PBS cuts red tape for Authority script approvals
The PBS approval system is being simplified to allow prescribers to obtain immediate approval for Authority Required (Written) prescriptions online without having to submit paperwork by post to Services Australia for assessment.
Starting from 1 July, prescribers will be to apply digitally for authority approval to prescribe certain PBS listed medicines using Services Australia’s Online PBS Authorities (OPA) System.
Authority requests will be assessed via questions within the OPA system via HPOS in real time, allowing prescribers to obtain immediate authority approval (following confirmation of eligibility), without having to submit physical copies of forms, prescriptions and test results.
“This same channel is already in use for medicines that have Authority Required (telephone) PBS listings and these changes are intended to reduce the administrative burden for prescribers and allow patients to have faster access to their medicines,” the Department of Health said.
However it cautioned that the changes would be phased in gradually as not all PBS medicine listings could be updated at the same time. A list of cancer medicines for which PBS changes has been published by Services Australia.
Prescribers will still be able to submit applications for authority to prescribe via Australia Post or upload documents in HPOS if they choose to do so.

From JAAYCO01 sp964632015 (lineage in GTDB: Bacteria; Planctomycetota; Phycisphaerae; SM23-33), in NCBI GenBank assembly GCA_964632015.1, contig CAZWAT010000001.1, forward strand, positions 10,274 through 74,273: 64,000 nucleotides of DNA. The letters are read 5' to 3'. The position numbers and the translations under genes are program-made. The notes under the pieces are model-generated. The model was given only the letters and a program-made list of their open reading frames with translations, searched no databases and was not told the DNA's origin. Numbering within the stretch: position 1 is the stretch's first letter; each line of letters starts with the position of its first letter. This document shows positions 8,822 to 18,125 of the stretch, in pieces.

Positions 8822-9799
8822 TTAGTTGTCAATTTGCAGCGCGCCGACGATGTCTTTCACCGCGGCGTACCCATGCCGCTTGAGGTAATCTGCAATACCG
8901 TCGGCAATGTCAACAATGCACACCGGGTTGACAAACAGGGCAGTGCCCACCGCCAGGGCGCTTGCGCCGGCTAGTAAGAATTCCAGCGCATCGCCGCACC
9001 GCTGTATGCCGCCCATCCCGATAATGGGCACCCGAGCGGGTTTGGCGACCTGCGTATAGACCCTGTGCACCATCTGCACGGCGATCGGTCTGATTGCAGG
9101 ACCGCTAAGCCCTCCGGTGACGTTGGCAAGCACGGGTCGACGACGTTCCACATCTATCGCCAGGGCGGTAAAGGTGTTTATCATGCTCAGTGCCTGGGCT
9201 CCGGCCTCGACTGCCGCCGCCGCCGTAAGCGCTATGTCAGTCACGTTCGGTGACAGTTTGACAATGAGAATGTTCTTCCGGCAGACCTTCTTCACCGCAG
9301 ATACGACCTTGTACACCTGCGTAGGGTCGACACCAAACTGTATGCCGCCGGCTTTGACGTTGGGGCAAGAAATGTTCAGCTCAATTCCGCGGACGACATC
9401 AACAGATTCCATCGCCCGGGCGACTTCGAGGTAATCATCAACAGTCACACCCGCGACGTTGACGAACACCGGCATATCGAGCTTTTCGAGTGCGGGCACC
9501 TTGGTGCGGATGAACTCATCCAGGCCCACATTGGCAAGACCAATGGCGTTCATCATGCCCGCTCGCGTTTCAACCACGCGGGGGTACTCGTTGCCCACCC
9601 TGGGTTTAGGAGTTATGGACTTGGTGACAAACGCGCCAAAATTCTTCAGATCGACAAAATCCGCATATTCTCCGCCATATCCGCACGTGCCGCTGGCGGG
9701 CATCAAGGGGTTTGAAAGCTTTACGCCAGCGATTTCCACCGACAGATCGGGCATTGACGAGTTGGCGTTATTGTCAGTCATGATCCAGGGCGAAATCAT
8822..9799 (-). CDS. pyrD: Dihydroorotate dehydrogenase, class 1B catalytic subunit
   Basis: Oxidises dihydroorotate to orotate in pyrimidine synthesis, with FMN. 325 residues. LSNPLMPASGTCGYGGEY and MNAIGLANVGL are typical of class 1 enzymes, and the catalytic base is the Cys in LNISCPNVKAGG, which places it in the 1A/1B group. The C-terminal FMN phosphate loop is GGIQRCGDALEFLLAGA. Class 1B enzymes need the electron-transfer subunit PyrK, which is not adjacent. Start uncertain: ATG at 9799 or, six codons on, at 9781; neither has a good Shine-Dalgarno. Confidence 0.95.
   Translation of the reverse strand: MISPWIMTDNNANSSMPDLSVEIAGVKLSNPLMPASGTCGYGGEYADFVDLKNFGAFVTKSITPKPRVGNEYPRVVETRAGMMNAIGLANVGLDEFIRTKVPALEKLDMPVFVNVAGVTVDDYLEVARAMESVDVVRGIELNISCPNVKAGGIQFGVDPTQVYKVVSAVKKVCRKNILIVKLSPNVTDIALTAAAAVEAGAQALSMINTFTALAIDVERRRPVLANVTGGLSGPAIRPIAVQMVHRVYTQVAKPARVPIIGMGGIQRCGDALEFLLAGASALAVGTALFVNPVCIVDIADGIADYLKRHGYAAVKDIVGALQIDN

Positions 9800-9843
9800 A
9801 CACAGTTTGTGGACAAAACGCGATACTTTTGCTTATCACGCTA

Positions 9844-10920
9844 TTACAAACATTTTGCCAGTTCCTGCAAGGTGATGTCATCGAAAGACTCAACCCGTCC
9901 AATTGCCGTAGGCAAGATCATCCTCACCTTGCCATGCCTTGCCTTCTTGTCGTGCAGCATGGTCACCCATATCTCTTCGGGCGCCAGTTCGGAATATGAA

Neurologist still working on his 100th birthday
A 100-year old neurologist is still working in Cleveland, Ohio, after a career that has spanned 75 years in practice.
Dr Howard Tucker started work in 1947 after training at the Neurological Institute of New York and is still consulting with patients and teaching junior doctors at the city’s St. Vincent Charity Medical Center.
Dr Tucker holds a Guinness World Record for being the oldest practicing doctor and says he has no plans to retire.
“I have to keep doing things because I can’t stand being at home,” Tucker said with a chuckle. “As long as people accept me, I’m going to continue to practice. I enjoy myself,” he told local media.
A documentary film about his life and work is to be released next year.
Little known about new daily persistent headache
Neurologists are practicing in an ‘evidence-free zone’ when it comes to new daily persistent headache (NDPH) because so little is known about the causes, biomarkers and treatment of the condition, a paper in JAMA Neurology asserts.
Research is urgently required into the condition that often starts in adolescence with headache that has a “distinct and clearly remembered onset,” and becomes continuous within 24 hours of starting, the viewpoint article by headache neurologists led by Dr Amy Gelfand, of the Child & Adolescent
Headache Program, University of California.
“As an invisible illness, with no demonstrable laboratory or imaging biomarker, NDPH is a setup for patients to experience social stigma and can be truly life shattering. Despite its effect, we know shockingly little about NDPH,” they write.
Neurologists often treat NDPH with migraine therapies if the phenotype is migrainous, and tension-type headache therapies, they note.
However randomised clinical trials are lacking to inform treatment decisions, they add.
“Qualitative and/or quantitative research that delves into which patient-reported outcomes are most important to this patient population is urgently needed. Complacency about poor outcomes in NDPH cannot be accepted, and we must strive to set measurable, practical, and meaningful outcomes to assess the benefits of current and future therapies,” they advise.